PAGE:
martin randall 2015

Opera Now provides a unique and all-encompassing perspective on the international opera scene through its lively and colourful mix of news, reviews, interviews, travel articles and commentary.

Read about new productions, festivals, performance previews and world premieres, as well as reviews of all the latest opera CDs, DVDs, books, websites and films.

With our mixture of celebrity interviews, leadership profiles and behind-the-scenes features, you'll appreciate the diversity, passion and dynamism of the people who make opera happen. It is the global platform for opera, reaching out to opera lovers worldwide, but also into the heart of the industry from the grassroots to the glamorous.


Give the gift of a magazine this Christmas!

ISM performers and composers 2015

Music Pages

Editorial

Ashutosh Khandekar, Editor of Opera Now
(Photo: Benjamin Ealovega)

Ashutosh Khandekar - Editor
From the current issue of Opera Now

We may be embarking on a New Year in the calendar sense (and I hope it will be a very happy one for all our readers), but in operatic terms, we’re right in the middle of the annual season. One of the last big opera houses to celebrate its ‘new year’ is La Scala, held according to tradition on 7 December, the feast day of St Ambrose, patron saint of Milan.

The usual scenario at La Scala’s opening night is the arrival of a fleet of chauffer-driven politicos and celebrities, sharply suited and in the latest Milan fashions, confronting revolutionaries and anti-government protestors on the streets. In the theatre itself, the feared mob of heckling loggionisti sit sharpening their tongues waiting for their moment to hurl abuse at whoever has caused them displeasure in the cast (there’s always someone who takes the brunt of it). The atmosphere is tense and full of in-fighting.

This year’s season opener was different. The presence of armed military personnel on the streets around the theatre and the sight of sharpshooters on the rooftops isn’t something you’d normally associate with a night at the opera. However, events in Paris a few weeks earlier meant that Italy was on its guard. The result: opening night at La Scala was an opportunity for a communal show of solidarity, compassion and unity across the political and cultural divide in the face of threat.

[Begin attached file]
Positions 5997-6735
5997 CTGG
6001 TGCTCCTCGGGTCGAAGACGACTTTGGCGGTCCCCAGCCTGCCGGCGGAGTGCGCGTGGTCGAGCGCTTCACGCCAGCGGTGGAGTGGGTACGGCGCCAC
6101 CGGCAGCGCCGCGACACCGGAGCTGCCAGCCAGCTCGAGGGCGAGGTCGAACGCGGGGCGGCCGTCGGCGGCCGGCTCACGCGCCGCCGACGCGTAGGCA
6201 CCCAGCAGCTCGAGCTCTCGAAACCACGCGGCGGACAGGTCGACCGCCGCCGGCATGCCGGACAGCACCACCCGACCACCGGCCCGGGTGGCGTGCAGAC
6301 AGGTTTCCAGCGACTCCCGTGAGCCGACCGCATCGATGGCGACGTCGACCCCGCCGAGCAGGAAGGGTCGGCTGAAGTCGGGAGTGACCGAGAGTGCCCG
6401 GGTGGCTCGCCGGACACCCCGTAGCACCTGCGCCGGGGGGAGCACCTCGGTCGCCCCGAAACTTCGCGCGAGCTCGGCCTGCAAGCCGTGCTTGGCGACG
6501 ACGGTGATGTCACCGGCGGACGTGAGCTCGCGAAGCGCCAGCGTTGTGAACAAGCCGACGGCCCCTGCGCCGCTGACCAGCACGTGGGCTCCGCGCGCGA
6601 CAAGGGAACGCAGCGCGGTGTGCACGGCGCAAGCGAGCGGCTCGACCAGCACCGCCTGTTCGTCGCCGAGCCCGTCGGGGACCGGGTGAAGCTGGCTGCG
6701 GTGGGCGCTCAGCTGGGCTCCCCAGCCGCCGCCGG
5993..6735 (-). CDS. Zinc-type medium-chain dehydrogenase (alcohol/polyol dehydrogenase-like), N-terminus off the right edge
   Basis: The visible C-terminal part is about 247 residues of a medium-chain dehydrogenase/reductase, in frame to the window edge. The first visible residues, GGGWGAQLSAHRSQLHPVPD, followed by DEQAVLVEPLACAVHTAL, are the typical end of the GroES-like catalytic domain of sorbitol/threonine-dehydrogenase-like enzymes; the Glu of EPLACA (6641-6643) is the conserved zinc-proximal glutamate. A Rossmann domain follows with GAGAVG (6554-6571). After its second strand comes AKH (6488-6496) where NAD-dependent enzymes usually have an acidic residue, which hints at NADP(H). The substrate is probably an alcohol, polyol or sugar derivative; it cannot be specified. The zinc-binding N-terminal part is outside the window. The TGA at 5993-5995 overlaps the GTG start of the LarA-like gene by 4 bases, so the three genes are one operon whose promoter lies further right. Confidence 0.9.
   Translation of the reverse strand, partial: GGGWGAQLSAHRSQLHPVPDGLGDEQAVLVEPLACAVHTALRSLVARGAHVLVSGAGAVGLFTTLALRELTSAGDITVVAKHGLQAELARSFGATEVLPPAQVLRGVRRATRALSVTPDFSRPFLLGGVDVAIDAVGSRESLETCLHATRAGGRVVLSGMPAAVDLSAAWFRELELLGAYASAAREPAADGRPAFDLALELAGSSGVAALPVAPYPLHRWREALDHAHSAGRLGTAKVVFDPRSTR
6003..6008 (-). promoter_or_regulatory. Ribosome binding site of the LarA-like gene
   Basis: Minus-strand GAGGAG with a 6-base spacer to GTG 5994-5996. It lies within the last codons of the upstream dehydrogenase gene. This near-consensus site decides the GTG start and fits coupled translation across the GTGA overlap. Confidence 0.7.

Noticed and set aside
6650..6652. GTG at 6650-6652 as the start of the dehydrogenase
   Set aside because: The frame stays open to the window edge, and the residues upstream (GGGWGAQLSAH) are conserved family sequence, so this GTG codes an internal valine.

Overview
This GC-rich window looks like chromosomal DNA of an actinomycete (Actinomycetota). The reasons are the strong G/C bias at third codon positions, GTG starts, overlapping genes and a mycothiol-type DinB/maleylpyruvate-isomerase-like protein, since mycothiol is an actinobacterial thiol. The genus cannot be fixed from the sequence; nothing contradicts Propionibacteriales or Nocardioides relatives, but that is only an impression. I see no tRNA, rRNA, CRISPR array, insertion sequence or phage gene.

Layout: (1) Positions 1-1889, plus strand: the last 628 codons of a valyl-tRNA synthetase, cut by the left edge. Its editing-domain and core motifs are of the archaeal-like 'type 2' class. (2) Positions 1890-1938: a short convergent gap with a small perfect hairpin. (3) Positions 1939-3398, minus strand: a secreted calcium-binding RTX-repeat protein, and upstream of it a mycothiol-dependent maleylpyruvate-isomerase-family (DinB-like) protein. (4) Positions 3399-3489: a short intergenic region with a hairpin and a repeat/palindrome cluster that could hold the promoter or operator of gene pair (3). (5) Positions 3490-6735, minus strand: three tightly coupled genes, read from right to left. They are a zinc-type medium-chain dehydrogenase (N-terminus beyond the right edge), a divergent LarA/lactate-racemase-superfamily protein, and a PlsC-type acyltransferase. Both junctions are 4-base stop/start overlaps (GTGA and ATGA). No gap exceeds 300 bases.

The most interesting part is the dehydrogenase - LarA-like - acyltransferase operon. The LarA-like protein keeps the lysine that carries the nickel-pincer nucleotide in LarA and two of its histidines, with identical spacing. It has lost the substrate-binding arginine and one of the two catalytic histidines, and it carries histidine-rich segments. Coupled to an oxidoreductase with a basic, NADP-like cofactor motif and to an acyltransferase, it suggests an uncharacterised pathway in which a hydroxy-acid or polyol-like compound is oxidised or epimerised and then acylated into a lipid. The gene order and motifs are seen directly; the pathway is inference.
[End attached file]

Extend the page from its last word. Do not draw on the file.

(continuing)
As coincidence would have it, the work being performed was Giovanni d’Arco, Verdi’s account of the life of Joan of Arc, the saint who, for the French, embodies ideas of valour, resilience and national pride. So, here we had one of Italy’s national heroes (Giuseppe Verdi) extolling the achievements of France’s national heroine, St Joan, before an audience of the great and good across the political spectrum.

At the end of the performance, and almost unheard of at La Scala’s annual opening, there was the most extraordinary roar of approval from the audience’s warring factions. The arts are often said to have a transcendent role in society: at La Scala, on the Feast of St Ambrose, we witnessed a prime example of this. 

Opera Now is available as an interactive digital magazine from pocketmags.com, iTunes and GooglePlay – read on your iPad, iPhone, Android device, Kindle Fire or computer. App FREE, single issues £3.99

In The Next Issue of Opera Now: February 2016

COMEBACK QUEEN
LESLEY GARRETT
Lesley Garrett has had one of the most versatile careers of any opera singer, starting out as a Ferrier Award-winner at the age of 24 and turning into a television celebrity with a massive popular following, on shows as diverse as Countdown and Strictly Come Dancing. Warwick Thompson met the down-to-earth diva as she prepares to return to her operatic roots in the world premiere of Pleasure at Opera North

MADE IN BRITAIN
Opera Now celebrates the very best of British opera, profiling the nation’s leading figures in the opera world. We look at who’s in, who’s out, and how opera in the United Kingdom manages to remain resilient in an era of upheaval

Featuring:
- The new broom at Glyndebourne
- What future for opera in London?
- Grange Park’s identity crisis
- A new musical era for Scottish opera
- Being distinctive in Northern Ireland
- Why touring opera matters in the age of cinema relays

BEL CANTO AND THE BARD
In a year which puts the spotlight on the global influence of Shakespeare, 400 years after his death, we take stock of how the poet and playwright has changed the face of opera

PLUS
> Artist of the month: Sam Brown
> A weekend in Cardiff


Sign up to enews

Click here to sign up for free e-newsletters from Rhinegold magazines.


Opera Brochures

Customer Service

Our dedicated customer service team is here to help.

Please click for full details of how to contact us.

©2016 Rhinegold Publishing | Website by Semantic